Teaching Health Politics and Policy in the Time of a Pandemic

Where to begin? For one thing, I will begin by acknowledging that I still have a job, and I have a job that can be done from the “shelter in place” comfort of my own home here in Seattle. These are privileges that I am acutely aware that many others in my neighborhood, city, country, state, and world do not have. These are privileges that homeless people I work with do not have.

I will not complain about having to “pivot” (but oh how I loathe that over-used term right now!) and convert a new health politics/policy course from an in-person class format to completely online within a week’s time. I will not complain that the hastily-added Zoom feature on our course websites is already crashing and our spring quarter has not yet begun.

The course I designed and will be teaching starting next week is a required course for all pre-licensure nursing students in our newly revised curriculum that rolled out this past fall. I have a cohort of about 150 students, a mixture of traditional BSN students and accelerated BSN (ABSN) students–meaning they already have a degree and complete their nursing courses in one academic year. The ABSN students will soon graduate and enter the nursing workforce. Many of them, as well as the BSN students, are already working as nurse techs in hospitals and nursing homes. Since most of them live and work in the Seattle area—the site of our country’s first COVID-19 outbreak and known community spread and mounting death toll along with the insane shortage of basic protective gear like masks—they know first-hand two lessons included in my course syllabus: 1) US healthcare is characterized by excess and deprivation (rich people still getting tummy tucks and facelifts while COVID-19 patients die from lack hospital beds/staff/ventilators), and 2) rationing of healthcare is already a reality even before the COVID-19 pandemic reached the US.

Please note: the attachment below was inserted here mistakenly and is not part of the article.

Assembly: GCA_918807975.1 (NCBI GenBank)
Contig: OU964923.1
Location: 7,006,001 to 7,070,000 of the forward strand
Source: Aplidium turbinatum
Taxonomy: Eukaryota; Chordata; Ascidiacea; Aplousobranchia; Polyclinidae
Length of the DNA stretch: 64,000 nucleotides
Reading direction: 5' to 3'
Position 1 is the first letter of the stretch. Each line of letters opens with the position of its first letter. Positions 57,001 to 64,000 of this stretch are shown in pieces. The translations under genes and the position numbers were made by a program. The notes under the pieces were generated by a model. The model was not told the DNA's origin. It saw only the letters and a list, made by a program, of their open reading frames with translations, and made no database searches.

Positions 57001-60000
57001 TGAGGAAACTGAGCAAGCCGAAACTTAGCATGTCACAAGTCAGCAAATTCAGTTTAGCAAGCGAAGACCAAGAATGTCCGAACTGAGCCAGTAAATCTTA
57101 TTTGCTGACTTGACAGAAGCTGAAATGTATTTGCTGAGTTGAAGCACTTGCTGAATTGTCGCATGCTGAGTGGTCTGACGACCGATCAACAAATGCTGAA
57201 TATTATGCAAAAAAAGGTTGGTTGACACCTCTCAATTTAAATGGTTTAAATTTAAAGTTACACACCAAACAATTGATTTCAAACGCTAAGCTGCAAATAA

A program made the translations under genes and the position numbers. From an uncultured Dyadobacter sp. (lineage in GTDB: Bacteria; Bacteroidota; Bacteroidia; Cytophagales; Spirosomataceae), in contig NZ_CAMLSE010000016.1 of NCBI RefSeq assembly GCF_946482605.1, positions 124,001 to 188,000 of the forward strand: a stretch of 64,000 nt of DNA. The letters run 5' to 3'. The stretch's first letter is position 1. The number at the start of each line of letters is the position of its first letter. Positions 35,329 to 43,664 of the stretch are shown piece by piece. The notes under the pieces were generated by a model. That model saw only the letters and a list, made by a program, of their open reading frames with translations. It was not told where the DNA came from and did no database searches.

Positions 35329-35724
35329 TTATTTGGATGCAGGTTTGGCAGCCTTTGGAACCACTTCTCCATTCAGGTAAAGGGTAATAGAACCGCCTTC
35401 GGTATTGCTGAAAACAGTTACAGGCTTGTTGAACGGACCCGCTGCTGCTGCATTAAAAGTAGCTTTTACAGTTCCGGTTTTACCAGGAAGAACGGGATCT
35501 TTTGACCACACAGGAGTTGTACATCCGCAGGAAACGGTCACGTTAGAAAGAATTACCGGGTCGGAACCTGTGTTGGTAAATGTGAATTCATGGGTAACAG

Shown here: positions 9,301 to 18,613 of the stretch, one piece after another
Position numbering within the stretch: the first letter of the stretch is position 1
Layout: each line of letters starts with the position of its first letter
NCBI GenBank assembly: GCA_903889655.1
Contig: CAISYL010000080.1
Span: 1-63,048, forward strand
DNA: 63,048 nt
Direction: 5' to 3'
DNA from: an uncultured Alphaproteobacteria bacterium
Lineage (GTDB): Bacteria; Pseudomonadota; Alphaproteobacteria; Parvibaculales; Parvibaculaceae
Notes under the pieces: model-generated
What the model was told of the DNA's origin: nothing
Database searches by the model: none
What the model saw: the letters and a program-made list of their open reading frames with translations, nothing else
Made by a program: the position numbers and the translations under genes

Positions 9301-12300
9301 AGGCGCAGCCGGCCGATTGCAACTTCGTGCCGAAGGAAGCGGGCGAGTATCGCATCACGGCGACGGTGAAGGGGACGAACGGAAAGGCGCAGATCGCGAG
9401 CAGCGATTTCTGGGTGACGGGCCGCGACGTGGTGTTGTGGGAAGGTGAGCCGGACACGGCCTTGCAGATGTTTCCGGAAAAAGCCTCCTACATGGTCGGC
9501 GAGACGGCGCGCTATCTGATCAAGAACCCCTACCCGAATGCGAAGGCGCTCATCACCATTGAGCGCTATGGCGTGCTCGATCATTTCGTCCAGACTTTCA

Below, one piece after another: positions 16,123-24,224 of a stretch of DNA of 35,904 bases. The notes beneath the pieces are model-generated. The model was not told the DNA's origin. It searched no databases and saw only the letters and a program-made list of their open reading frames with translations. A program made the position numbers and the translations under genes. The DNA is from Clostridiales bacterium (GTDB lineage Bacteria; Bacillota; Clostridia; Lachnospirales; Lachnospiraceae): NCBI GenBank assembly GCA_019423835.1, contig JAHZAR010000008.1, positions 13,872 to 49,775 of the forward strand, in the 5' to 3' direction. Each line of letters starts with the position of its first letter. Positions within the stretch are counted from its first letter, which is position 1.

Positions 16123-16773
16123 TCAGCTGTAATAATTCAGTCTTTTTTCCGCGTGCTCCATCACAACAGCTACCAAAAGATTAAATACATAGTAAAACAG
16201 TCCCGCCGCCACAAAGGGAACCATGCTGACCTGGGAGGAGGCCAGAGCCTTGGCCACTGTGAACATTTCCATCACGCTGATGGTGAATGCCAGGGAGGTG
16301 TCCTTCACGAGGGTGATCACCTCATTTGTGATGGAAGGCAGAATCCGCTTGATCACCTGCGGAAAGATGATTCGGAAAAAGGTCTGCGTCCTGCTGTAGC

Luckily, I had this same cohort of students last fall quarter in a community/population health course which we now lead with instead of including as an afterthought as most nursing schools still do. As part of that course, I had them complete the excellent (and free!) online training modules on disaster preparedness (include mental health/PTSD in first responders) from the Northwest Center for Public Health Practice. I also had them write a narrative policy paper based on Health Affair‘s “Narrative Matters” series of essays. Many of their papers were excellent and based on current event public health/health policy topics.

For the spring quarter health politics and policy course I will have them work in teams (virtually, of course) of ten students and write and produce 8-10 minute personal policy and advocacy storytelling videos based on current event topics (including the pandemic). These are based loosely on the StoryCenter/Nurstory series of videos, although all of theirs are single person-single story videos. (One of my favorites is “Pride and Prejudice” by Maud Low on reproductive rights.) I am excited to see what they come up with and will–with their permission–share/link to some of their final participatory/narrative policy videos at the end of the quarter.

In yet another surreal moment in the midst of numerous such moments during this time, I am struck with the fact that by writing/thinking about “the end of the quarter” I have the simultaneous realization that—assuming my students and I are still standing (or sitting, or lying) by then—we will all have been even more profoundly and personally touched by this pandemic.

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